Environment First Homework

3 section 23 question 2 the cost for producing a

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3) Section 2.3 Question #2: The cost for producing a particular good or service decreases as the amount produced increases. How is this likely to affect incentives for the producer? The costs of products are often changing and the producers of that product have to adapt with those changes. If the cost for producing a particular good or service decreased as the amount produced increases, the producer will have a tough decision to make. If supply is high, that means that demand is low. With demand being low, the producer will
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most likely change their incentives and go in another direction even with the price of production being so low. 4) Section 2.4 Question #1: Contingent valuation of economic services is very controversial among economists. Describe two reasons for this controversy. Determining how valuable an ecosystem service is by surveying people about how much they would be willing to pay to preserve that service is referred to contingent valuation. By determining how much people are willing to pay to preserve these species or services, the organizations or government find out how much people will pay either directly or through taxes. The controversy coming from contingent valuation stems from the idea that these surveys illustrate how much each respondent is willing to pay compared to what they would actually pay. The other reason that these are controversial is due to the fact that respondents are heavily influenced by how much they know about particular ecosystem services because we assign greater value to thing we understand than things that we do not understand. 5) Section 2.4 Question #2: Some economists argue that ecological valuation of ecosystem services does not reflect their true value in an economic system. What is their reasoning? Rather than trying to determine how much people would be willing to pay for an economic system like contingent valuation, ecological valuation determines what the cost of a loss of an economic system would be. Often times, however, these costs or benefits are not noticeable until after the economic system is gone. The problem with this type of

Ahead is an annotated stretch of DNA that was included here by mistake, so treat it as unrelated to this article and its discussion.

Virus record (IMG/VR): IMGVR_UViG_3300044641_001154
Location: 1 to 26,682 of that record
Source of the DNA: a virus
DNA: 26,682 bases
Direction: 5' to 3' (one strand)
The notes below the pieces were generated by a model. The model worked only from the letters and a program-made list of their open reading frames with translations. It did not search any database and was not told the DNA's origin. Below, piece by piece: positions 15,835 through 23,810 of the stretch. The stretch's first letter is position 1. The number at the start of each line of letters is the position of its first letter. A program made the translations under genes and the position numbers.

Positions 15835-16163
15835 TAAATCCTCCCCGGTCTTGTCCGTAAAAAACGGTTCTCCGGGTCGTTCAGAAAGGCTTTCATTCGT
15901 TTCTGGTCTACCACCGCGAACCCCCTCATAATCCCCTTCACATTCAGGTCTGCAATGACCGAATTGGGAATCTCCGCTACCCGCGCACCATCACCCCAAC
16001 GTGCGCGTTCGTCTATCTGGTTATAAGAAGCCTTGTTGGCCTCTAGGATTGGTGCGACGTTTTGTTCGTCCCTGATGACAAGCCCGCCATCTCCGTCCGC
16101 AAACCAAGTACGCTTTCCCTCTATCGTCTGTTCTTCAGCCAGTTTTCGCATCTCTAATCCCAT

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valuation is that many economists argue that it does not reflect the true value of the economic systems because without these systems, we would all die. And if we were to die without these economic systems, then in theory we would be willing to pay an infinite amount of money to preserve the systems and survive. Chapter 3 1) Section 3.1 Question #2: 3 H, the hydrogen isotope called tritium has a half-life of 12.32 years. What does this mean? Each isotope decays at a different rate. In the case of the hydrogen isotope called tritium, it has a half-life of 12.32 years. This means that it takes 12.32 years for half of the atoms of the isotope to decay, and it will continue to decay at that pace forever. Not all isotopes have a half-life of 12.32 years as they are all different and can vary anywhere from a few seconds to more than a billion years.
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